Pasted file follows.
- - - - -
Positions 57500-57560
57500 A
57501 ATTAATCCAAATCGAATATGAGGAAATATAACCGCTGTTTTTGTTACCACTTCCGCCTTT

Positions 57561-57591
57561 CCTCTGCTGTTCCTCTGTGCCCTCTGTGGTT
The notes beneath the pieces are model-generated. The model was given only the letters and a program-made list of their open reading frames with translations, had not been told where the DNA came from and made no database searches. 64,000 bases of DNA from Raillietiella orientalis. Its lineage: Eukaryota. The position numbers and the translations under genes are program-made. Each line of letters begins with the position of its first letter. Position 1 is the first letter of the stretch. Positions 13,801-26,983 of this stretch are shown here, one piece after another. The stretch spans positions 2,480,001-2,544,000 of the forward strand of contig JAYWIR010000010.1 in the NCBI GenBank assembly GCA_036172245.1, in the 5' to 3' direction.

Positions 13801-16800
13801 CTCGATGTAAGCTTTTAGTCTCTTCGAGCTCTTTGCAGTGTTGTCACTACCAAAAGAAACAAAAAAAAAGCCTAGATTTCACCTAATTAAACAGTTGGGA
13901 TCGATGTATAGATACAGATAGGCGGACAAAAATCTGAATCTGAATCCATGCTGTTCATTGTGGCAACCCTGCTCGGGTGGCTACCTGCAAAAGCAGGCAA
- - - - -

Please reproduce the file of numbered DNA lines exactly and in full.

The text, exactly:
Positions 57500-57560
57500 A
57501 ATTAATCCAAATCGAATATGAGGAAATATAACCGCTGTTTTTGTTACCACTTCCGCCTTT

Positions 57561-57591
57561 CCTCTGCTGTTCCTCTGTGCCCTCTGTGGTT
The notes beneath the pieces are model-generated. The model was given only the letters and a program-made list of their open reading frames with translations, had not been told where the DNA came from and made no database searches. 64,000 bases of DNA from Raillietiella orientalis. Its lineage: Eukaryota. The position numbers and the translations under genes are program-made. Each line of letters begins with the position of its first letter. Position 1 is the first letter of the stretch. Positions 13,801-26,983 of this stretch are shown here, one piece after another. The stretch spans positions 2,480,001-2,544,000 of the forward strand of contig JAYWIR010000010.1 in the NCBI GenBank assembly GCA_036172245.1, in the 5' to 3' direction.

Positions 13801-16800
13801 CTCGATGTAAGCTTTTAGTCTCTTCGAGCTCTTTGCAGTGTTGTCACTACCAAAAGAAACAAAAAAAAAGCCTAGATTTCACCTAATTAAACAGTTGGGA
13901 TCGATGTATAGATACAGATAGGCGGACAAAAATCTGAATCTGAATCCATGCTGTTCATTGTGGCAACCCTGCTCGGGTGGCTACCTGCAAAAGCAGGCAA